Lord Turners plan would not be like Zimbabwe the debt cancellation would not affect the main Money supply. It would not create Hyperinflation. Weimer Republic was caused by printing massive amounts of Bank notes and spending them into the Economy. Lord Turners Plan – as you explain in your banace sheet view of the transaction, is totally different. It is the Private Banks that are in Trouble, not the Government. Germany was in massive debt, and forced to pay war reparations after WW1.

          At present the Bank of england is holding Debt to itself. The Bank of england is not like you or me, it has the Power of the State to Create Money, BUT EVEN IF IT DIDN’T, I’ll repeat myself, the BoE is holding it’s own debt. Therefore £375 billlion of UK Debt can be removed, and the savings in Interest Payments can be used to improve the Economy.

          You again avoid the problem created by too much Private Bank created credit Money. Here’s yet another opportunity to help improve that problem. Handed to us on a silver plate.

          You helped me understand that it would work on the balance sheet. Thank you.

          • Conrad Jones (Cheam)
            Posted November 29, 2012 at 4:40 pm | Permalink

            The Lord Turner Plan again:

            “It would be bad to let the markets think that the UK now just intended to print as much money as it felt like spending in the public sector over and above tax revenues.”

            I don’t agree with your point.

            This money was NOT created for the public sector, nor was it spent into the public sector. This is the QE Money created for Private Banks Reserve Accounts, through buying back Government Debt in the Secondary Market.

            So you see, that Lord Turner’s plan would work. It is nothing like Zimbabwe or the Weimar Republic. And it still complies with the Maastricht Treaty as the money was used to buy back bonds in the Secondary Market.

            Lord Turner should get the Nobel Prize for Economics, instead he’s be heavily criticised. all the best plans are, usually by the people who have vested interests – i.e. Private Banks.

        • zorro
          Posted November 29, 2012 at 9:04 pm | Permalink

          Reply to reply – Are you advocating keeping it…? :-)

          zorro

        • sm
          Posted November 29, 2012 at 10:50 pm | Permalink

          Would cancelling £375bn of paper promises between government divisions really change anything? After all if you can cancel it , or recreate them at any point?

          • Conrad Jones (Cheam)
            Posted December 4, 2012 at 1:43 am | Permalink

            The consolidated Balance sheet for all the Government Departments effectively cancel the debt out anyway. The only reason to keep it on the Balance sheets is to pretend to our European Masters (through Maastricht – thanks to John Major) that we haven’t created Public Money as we are only allowed to let our Banks create Private Debt money – that we then owe them interest on.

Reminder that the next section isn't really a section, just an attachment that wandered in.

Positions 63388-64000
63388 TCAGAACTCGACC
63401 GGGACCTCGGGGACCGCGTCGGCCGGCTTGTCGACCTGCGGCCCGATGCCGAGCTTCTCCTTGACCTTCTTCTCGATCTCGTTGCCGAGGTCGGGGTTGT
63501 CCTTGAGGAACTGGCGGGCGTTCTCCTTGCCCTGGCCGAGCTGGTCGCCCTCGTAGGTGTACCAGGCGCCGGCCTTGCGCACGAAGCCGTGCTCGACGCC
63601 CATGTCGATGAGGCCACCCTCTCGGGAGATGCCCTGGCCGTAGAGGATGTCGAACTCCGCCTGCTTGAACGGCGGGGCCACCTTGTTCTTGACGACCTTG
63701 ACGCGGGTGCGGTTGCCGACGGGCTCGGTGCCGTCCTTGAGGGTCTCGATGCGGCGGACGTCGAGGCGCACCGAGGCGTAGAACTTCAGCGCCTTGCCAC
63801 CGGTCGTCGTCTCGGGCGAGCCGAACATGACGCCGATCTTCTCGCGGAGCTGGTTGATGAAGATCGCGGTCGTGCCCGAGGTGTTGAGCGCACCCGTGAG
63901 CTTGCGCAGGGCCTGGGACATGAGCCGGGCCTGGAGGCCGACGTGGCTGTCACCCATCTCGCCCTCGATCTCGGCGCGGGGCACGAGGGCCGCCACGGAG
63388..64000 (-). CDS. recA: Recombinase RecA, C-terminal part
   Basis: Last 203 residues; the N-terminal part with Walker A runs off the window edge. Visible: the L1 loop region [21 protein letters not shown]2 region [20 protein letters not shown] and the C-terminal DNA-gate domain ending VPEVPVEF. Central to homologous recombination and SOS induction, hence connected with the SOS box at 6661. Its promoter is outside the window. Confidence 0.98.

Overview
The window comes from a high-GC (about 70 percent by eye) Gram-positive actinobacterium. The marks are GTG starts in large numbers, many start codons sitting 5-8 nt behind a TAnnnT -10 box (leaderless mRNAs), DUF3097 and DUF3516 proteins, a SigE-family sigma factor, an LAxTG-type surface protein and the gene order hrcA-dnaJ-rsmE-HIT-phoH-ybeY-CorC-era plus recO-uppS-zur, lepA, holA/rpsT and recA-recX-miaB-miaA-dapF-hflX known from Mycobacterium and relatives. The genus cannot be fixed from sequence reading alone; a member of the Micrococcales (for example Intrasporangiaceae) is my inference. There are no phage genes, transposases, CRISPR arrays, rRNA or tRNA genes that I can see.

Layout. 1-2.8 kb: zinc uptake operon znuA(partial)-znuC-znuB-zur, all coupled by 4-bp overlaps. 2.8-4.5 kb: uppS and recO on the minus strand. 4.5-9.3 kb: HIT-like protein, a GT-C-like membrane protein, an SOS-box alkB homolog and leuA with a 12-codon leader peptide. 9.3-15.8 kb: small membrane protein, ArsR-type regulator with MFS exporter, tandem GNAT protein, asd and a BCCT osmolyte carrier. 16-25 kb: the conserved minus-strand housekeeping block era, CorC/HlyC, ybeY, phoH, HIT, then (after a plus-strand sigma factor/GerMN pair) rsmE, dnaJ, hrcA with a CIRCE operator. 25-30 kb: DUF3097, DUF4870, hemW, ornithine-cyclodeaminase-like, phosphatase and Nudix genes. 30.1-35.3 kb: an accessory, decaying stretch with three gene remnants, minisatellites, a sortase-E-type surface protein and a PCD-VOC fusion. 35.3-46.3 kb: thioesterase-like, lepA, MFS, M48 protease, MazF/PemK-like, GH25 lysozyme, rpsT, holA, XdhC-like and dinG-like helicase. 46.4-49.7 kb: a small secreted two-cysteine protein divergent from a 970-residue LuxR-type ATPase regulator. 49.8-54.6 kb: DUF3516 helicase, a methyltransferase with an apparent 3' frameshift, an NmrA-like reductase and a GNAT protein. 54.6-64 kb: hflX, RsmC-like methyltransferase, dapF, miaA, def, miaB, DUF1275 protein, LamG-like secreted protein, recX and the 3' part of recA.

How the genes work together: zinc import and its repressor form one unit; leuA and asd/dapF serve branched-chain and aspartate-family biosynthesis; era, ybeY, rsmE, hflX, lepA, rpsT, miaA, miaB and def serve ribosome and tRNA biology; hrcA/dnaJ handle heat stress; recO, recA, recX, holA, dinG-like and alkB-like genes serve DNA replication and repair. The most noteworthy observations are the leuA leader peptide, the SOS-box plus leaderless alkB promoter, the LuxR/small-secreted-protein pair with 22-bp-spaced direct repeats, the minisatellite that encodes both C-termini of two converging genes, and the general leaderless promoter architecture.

“My God! you can’t have a Nation Creating it’s own currency.”

            I’ve got no problem with debt so long as it’s repayable and sustainable, unfortunately the amount of debt free money in the system has dropped from 20% (in 1960) down to 3% today.

            The Bank of England has to create more money in order to address the balance, and at the same time, reduce Banks money creating powers.

  26. pete
    Posted November 28, 2012 at 2:45 pm | Permalink

    There are fundamental differences in the way Canada’s economy works to ours.

    One is that Canada has a larger slice of its economy based on pulling things out of the ground for which prices are currently high and more importantly does not have outside institutions telling it what to do so has the freedom to make its own policy decisions as it sees fit.

    You have pointed our yourself that a country’s fortunes rest on wholesale energy cost which contribute to the cost of production. Throw in with this all the other red tape inspired by guess who and we are uncompetitive.

    The fact is that the UK along with the rest of the EU is not as competitive as it needs to be as we have too many imposed policy straight jackets in too many areas so a central bank governor will not be able to do much about so Dr Carney is in for a much harder task than he had in Canada.

    Whilst I am an environmentalist at heart I also know that its no good putting a chain round our ankles when the likes of China and India steam ahead unhindered building coal power stations like no tomorrow.

    Does the BBC and Libs not realize that carbon does not stay within borders?